In my family room, I already have my internet modem and router right next to my TV.   If all I wanted was one TiVo DVR unit, all I would need to do at this point is plug in my TiVo Roamio OTA to the power, use a coax cable from the wall to the TiVo unit, use an HDMI cable from the TiVo unit to the TV, and use a CAT 5, 5e, or 6 cable from the TiVo unit to my router.   But I had to add one more step because I want to use my TiVo mini in other rooms that do not have access to ethernet cable that connects to my router.    So, I created a MoCA Network, which stands for Multimedia over Coax.   It basically turns your existing coax cabling throughout your house into a high-speed intranet that brings an internet signal capable of streaming HD video to every room where you have cable hookups.   To do this step, I purchased and plugged in a TiVo Bridge as well.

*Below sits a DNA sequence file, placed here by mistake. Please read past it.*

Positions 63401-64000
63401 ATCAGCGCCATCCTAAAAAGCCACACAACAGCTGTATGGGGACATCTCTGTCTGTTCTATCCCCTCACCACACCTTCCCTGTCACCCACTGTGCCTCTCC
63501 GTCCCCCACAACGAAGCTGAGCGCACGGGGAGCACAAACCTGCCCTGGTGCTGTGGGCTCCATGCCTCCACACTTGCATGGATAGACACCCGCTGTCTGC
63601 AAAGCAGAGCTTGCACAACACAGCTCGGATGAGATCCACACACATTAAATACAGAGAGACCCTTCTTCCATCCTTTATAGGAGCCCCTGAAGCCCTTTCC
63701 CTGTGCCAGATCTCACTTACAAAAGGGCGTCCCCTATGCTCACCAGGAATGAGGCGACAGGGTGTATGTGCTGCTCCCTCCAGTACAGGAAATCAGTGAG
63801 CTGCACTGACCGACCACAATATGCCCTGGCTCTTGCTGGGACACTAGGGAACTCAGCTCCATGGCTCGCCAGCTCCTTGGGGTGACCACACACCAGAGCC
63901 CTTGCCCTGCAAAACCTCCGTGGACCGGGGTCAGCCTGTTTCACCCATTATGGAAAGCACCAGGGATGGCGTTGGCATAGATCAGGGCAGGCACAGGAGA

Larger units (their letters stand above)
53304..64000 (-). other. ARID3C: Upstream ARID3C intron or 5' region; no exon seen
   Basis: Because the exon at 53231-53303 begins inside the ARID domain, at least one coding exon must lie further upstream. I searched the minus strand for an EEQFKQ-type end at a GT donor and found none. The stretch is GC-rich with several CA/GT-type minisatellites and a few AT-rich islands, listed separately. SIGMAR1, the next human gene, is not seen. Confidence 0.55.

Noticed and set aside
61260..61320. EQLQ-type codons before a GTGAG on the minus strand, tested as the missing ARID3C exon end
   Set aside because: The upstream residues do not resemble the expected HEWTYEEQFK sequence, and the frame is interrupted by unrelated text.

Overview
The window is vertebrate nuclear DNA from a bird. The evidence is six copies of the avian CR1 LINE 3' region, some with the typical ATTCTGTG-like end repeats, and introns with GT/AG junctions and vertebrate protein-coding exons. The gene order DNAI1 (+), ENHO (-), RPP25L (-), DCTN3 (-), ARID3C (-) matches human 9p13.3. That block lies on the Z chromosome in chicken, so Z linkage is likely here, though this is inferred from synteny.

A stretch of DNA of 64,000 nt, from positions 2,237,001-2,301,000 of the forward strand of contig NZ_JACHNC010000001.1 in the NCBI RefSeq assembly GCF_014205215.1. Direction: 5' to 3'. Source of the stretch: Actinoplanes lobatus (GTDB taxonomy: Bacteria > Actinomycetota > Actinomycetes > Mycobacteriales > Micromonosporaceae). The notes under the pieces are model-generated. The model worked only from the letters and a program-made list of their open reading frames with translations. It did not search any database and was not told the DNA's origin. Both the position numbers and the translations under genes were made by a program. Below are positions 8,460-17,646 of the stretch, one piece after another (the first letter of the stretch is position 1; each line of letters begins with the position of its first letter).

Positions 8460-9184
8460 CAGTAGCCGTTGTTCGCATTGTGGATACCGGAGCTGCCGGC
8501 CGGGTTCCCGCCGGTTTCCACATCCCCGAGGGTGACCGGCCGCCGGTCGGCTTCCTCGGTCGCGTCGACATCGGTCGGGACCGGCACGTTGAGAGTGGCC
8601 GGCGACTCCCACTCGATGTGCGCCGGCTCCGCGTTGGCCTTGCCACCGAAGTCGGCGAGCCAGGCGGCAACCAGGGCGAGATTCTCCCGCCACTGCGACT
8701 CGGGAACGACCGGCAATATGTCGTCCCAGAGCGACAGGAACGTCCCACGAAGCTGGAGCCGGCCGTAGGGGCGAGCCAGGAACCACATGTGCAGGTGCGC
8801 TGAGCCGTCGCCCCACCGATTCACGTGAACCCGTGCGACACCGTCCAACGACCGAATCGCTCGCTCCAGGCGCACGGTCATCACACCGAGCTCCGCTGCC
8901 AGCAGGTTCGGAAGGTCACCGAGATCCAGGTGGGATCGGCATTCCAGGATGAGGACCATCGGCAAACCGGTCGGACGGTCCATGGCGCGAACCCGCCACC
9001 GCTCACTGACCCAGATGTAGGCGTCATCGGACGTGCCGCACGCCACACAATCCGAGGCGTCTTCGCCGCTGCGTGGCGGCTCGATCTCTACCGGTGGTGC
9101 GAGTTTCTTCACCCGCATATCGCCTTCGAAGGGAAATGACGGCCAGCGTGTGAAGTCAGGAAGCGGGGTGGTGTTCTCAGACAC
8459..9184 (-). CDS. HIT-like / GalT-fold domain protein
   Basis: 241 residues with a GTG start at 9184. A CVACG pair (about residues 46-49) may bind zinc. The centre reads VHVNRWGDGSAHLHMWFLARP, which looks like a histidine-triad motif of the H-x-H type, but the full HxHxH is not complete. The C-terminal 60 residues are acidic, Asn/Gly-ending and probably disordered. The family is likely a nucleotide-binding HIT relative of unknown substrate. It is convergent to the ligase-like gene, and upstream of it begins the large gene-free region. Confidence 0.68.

To be specific, in my family room I have:

  • A TiVo bridge plugged into each of the following: my power using the provided power plug, the 2-for-1 coax splitter that came with the TiVo Bridge, and the router using the Cat 5e cabling that came with the TiVo Bridge.
  • A TiVo Roamio plugged into each of the following: the power using the provided power plug, the 2-for-1 coax splitter that came with the TiVo Bridge, the router using Cat 5e cabling that came with the Roamio, the TV using an HDMI cable (I can’t remember if this came with the unit or if I used one I already owned).
  • The final step is using a short Coax Cable to now attach the 2-for-1 coax cable to the Coax wall outlet. This now attached my Roamio tuner and DVR to the antenna in my attic and also attached the Bridge to my whole-home coax network. Now I can plug a TiVo mini in any room that has a coax wall outlet and get full HD TV live TV and viewing of my DVR from any other room.


In each additional room you want to watch live TV and access your whole home DVR: